Porter and C.K. Prahalad. Both of these management gurus, in their
own special ways, advocate doing business and not charity in the most
economically disadvantaged places in the world. Porter argues that
America's run-down inner cities actually have a number of competitive
advantages that make them attractive places to site business activity.
Prahalad argues that multinational corporations that figure out how
to make money in the most impoverished countries stimulate themselves
towards the kind of innovation necessary to thrive in today's economy.
Far from offering a handout that only further marginalizes and
segregates, these business approaches offer participation that leads
to products needed by impoverished consumers and activity needed by
impoverished businesses. One might wonder if it is the for-profit
sector, and not the non-profit sector, that can have the biggest
impact on alleviating poverty around the world. In fact, there is a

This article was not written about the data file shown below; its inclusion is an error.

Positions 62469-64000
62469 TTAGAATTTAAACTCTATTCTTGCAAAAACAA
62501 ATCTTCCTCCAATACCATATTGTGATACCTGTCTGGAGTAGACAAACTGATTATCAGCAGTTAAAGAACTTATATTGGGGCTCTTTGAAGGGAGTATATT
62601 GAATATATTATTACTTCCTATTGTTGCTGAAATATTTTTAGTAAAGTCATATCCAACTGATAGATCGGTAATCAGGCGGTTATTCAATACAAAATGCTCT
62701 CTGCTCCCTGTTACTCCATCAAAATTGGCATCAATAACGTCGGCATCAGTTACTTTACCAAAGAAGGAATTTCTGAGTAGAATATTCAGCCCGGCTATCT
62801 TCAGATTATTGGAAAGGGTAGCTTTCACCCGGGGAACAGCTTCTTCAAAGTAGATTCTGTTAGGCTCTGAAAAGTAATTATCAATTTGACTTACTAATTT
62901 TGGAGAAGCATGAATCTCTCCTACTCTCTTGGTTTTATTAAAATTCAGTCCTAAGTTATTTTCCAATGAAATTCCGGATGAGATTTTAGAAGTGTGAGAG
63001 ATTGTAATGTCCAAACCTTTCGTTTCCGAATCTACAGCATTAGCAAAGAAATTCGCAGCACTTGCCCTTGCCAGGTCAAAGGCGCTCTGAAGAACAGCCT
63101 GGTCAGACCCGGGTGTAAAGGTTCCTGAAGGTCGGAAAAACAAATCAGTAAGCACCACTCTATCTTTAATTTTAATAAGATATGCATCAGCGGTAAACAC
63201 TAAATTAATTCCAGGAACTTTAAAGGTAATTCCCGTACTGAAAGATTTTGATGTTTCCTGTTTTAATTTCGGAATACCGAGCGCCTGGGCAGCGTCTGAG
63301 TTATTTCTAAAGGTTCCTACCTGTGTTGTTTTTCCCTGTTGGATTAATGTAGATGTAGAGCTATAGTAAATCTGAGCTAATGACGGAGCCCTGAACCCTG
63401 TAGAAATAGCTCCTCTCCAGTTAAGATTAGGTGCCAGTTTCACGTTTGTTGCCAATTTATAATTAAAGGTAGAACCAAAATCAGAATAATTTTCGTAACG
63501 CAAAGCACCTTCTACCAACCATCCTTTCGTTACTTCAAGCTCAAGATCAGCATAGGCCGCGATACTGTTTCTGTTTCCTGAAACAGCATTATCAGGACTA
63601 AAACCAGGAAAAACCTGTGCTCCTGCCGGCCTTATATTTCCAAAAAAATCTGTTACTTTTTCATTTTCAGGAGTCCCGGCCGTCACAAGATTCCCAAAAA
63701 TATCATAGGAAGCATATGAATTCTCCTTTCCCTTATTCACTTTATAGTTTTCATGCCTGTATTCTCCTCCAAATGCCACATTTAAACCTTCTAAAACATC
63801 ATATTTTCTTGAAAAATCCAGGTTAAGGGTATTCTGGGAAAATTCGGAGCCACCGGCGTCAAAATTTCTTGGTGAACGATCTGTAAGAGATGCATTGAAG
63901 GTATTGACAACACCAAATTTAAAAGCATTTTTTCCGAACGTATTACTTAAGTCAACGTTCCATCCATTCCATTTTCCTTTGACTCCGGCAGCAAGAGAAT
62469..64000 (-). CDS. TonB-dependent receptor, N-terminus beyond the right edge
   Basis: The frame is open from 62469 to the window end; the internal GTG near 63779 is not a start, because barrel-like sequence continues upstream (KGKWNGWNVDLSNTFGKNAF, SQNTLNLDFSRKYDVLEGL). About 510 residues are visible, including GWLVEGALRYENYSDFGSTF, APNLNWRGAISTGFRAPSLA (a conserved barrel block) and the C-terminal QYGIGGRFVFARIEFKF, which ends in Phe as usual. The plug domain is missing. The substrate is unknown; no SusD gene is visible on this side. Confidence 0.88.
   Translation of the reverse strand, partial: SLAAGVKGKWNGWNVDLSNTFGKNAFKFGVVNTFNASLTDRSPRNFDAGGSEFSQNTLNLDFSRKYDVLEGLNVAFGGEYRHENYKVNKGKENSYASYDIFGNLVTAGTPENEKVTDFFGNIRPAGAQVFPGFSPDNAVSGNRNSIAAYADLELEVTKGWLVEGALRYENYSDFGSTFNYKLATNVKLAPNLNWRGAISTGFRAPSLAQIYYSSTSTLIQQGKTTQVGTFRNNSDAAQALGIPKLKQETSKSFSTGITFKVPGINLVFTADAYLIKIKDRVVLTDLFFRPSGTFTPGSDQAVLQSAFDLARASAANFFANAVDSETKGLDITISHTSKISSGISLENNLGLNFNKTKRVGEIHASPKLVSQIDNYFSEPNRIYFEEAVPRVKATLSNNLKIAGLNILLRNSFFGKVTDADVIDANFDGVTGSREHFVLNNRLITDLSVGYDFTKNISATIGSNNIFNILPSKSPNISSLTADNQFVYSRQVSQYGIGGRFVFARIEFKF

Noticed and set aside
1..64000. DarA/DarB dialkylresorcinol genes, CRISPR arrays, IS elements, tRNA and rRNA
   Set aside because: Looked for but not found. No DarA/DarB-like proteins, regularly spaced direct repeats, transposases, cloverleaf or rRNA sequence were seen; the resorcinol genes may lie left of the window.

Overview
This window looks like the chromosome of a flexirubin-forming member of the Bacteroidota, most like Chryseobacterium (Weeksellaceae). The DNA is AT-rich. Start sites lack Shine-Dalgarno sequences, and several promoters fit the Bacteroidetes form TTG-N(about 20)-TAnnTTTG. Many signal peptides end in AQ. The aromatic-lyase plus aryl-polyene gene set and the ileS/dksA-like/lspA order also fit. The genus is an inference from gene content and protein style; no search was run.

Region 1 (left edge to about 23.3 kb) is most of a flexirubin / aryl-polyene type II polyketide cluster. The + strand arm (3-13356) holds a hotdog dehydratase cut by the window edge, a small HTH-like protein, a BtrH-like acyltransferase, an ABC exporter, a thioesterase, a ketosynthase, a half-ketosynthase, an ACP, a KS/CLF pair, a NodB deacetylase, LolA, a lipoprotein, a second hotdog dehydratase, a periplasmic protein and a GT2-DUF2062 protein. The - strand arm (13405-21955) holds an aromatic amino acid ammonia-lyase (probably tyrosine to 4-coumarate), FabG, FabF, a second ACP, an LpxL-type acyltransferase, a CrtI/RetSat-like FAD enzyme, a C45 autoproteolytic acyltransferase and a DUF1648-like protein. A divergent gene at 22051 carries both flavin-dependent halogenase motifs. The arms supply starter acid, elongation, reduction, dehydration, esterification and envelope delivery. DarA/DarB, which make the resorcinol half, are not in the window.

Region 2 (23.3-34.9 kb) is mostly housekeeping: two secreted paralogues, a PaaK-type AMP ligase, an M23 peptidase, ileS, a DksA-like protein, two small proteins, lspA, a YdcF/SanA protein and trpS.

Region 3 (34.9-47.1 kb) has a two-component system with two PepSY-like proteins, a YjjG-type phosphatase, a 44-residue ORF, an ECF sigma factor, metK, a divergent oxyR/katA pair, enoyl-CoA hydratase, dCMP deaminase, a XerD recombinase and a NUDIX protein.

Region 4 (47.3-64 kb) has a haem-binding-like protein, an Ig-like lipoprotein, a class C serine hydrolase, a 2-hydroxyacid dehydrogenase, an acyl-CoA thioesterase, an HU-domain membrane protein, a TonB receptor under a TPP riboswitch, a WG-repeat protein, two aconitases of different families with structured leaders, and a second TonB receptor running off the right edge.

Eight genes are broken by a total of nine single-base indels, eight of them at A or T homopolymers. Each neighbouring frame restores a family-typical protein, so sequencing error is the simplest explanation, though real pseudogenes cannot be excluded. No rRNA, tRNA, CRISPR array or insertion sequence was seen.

groundswell of interest in achieving traditionally non-profit aims
with for-profit mechanisms: witness Google.org, which is for-profit
because the lost advantage of avoiding taxes is offset by the ability
to form partnerships with venture capitalists, fund start-up
companies, and lobby Congress.
Who knew that management gurus like Porter and Prahalad or tech mavens
like Brin and Page had so much to offer on behalf of the 3+ billion
people in the world who live on less than two dollars a day? And who
knew that it would be not by offering one-way charity but by engaging
in two-way commerce?